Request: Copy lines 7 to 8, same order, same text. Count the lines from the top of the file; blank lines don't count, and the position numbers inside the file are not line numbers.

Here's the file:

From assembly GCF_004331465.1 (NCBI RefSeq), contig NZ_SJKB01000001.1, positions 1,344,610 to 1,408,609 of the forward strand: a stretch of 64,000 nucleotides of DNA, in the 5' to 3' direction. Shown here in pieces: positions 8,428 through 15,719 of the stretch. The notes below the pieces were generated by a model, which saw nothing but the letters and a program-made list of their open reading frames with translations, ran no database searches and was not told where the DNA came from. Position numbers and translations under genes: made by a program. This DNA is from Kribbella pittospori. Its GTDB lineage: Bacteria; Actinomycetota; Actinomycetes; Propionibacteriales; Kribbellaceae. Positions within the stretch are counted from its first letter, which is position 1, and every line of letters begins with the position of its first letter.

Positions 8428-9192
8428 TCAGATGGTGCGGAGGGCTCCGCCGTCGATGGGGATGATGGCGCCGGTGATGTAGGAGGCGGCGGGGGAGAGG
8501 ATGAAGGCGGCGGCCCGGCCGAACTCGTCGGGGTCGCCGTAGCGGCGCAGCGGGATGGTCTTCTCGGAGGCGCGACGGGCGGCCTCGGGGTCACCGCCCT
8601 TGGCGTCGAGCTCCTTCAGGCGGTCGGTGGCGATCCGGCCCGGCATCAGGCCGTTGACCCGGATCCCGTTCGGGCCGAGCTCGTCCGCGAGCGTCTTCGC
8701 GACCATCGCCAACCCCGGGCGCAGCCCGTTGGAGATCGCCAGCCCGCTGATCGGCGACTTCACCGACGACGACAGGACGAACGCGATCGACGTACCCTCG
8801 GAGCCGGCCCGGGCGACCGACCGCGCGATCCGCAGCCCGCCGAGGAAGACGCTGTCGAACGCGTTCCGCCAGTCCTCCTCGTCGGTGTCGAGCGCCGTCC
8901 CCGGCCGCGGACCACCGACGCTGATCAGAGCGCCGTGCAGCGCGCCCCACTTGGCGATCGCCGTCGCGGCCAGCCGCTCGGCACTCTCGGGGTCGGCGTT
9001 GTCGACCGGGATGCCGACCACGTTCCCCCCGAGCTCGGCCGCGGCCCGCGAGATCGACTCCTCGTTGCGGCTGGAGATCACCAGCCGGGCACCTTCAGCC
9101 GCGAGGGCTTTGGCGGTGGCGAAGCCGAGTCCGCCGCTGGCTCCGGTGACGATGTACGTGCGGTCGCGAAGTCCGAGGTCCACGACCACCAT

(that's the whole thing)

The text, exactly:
8801 GAGCCGGCCCGGGCGACCGACCGCGCGATCCGCAGCCCGCCGAGGAAGACGCTGTCGAACGCGTTCCGCCAGTCCTCCTCGTCGGTGTCGAGCGCCGTCC
8901 CCGGCCGCGGACCACCGACGCTGATCAGAGCGCCGTGCAGCGCGCCCCACTTGGCGATCGCCGTCGCGGCCAGCCGCTCGGCACTCTCGGGGTCGGCGTT